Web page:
5 Myths about China that are not true

1. Everyone eats dog meat

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A dog enjoying the calmness of that dirty river :’D

It’s true that there is a dog meat festival in a village in Guilin. These people are definitely the cruelest, dumbest, most ignorant and evil people in this world. Seriously, how can you possibly tortue and then eat a dog??!?!!?!??
Yes, this festival is a reality in China, but it’s the exception. I have never seen anyone eat dog meat where I lived in China. I also don’t know anyone of my friends who tried it or seen dog meat being offered anywhere.
Of course I am not trying to deny that this behavious exists in China, but it is also not true that everyone in China eats dog. It’s rather more common to see dogs being kept as pets now, and they seem to be more popular than cats. There are also more people protesting against the dog meat festival every year. So I hope that after a few years, the government will actually do something to ban it for good.

2. You will return with lung cancer

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That day the smog in Shanghai was stronger than on other days.

Another misconception that many people get after watching the news too much. Again, I am not trying to deny the fact that the air is polluted, but it is by far not as bad as you see in media. Of course, when you happen to live in Beijing, it is more serious, but if you happen to live in any other city, you won’t see the smog as often as you feared. I was living in small town close to Shanghai, and the only times it was really smoggy were the 2 or 3 days after Christmas.
December is a very bad time to visit China, because the pollution is gonna be the strongest. Since winter is really hard in the north, heating will go up during the cold months. The eastern and southern parts of China don’t have central heating since there is basically only one month of proper cold weather. Still, the smog from Beijing wanders east to Shanghai and the cities around it. I did wake up to a smoggy morning and I just cried in my bed. I didn’t know what to do other than wear a face mask.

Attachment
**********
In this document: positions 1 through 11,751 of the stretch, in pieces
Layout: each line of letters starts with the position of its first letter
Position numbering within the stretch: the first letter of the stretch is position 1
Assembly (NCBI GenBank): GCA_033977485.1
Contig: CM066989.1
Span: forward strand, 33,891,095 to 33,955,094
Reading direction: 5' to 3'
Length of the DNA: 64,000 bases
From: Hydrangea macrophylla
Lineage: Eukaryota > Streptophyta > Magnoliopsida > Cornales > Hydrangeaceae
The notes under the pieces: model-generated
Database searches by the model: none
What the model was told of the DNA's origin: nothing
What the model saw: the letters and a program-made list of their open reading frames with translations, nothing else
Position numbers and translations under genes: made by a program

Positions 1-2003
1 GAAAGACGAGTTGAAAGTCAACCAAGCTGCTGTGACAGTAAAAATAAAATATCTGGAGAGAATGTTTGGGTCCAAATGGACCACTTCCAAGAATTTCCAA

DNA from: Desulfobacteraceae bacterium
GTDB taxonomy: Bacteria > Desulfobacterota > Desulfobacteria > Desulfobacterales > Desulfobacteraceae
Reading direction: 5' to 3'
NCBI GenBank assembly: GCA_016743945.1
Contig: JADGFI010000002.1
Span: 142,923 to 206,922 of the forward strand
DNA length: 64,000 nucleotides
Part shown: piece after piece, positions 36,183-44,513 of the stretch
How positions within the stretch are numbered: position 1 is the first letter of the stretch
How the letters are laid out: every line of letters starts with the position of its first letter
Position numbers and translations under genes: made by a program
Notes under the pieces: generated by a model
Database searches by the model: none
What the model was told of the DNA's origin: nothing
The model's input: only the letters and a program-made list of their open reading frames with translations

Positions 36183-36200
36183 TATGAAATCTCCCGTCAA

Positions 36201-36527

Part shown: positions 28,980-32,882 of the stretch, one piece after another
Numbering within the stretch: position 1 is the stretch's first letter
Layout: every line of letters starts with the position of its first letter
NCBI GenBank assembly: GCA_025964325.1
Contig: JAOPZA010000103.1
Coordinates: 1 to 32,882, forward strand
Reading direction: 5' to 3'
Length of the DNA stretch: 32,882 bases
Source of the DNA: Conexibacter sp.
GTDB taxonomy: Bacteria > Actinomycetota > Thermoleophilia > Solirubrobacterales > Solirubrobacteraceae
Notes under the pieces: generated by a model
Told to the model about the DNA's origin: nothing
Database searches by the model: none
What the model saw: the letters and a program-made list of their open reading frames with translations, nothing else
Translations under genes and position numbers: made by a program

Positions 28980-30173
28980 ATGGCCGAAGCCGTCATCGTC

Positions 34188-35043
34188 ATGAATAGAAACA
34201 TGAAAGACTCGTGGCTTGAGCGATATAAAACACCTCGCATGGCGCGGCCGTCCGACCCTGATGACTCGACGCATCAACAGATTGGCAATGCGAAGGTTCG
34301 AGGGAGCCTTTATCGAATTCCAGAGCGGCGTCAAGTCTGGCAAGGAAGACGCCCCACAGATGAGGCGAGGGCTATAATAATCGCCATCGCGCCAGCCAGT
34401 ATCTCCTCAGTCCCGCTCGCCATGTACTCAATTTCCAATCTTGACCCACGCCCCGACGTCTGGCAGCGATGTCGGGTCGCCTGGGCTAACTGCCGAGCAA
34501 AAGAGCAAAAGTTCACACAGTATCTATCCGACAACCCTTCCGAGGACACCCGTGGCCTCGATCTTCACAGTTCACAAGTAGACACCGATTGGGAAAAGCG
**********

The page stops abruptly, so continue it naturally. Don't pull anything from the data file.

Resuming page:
Still, this only lasted a few days. The other days were maybe only a little bit more polluted than the weather here in Germany. No city nowadays is 100% clean. I guess you’d have to live up on a mountain or by the beach to have clear and clean air.

3. Street food is not safe

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Some fatty but yummy street food in Xi’An

Totally wrong! Street food is in most cases even safer and cleaner than restaurant food. You can actually see all the ingredients and how they cook it, so they can’t trick you. Also, most locals get streetfood on an almost daily basis, so don’t worry. It seriously is restaurant food that you should be worried about. Behind closed doors, those cooks use MSG and used oil and what else we can only guess about.
Street food is the safest option in Asia in my opinion.

4. Everyone is rude

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Some frown, some laugh.

I hear a lot of tourists and travellers complain about how rude chinese people are. I can see how that happens though. I also had my share of chinese rudeness, but it was mostly some mean taxi drivers refusing to take us because we were not chinese, or couldn’t speak the language, or didn’t have the adress in chinese characters. Other than those evil taxi drivers, I mostly met the nicest people on earth. When I was lost, there were people who would get out of their ways to help me. Once, a girl even took us all the way to our hostel although it was raining outside. Not only young people, but also older people are so nice when they see you are lost. They are actually the ones who will understand your broken mandarin the best :’D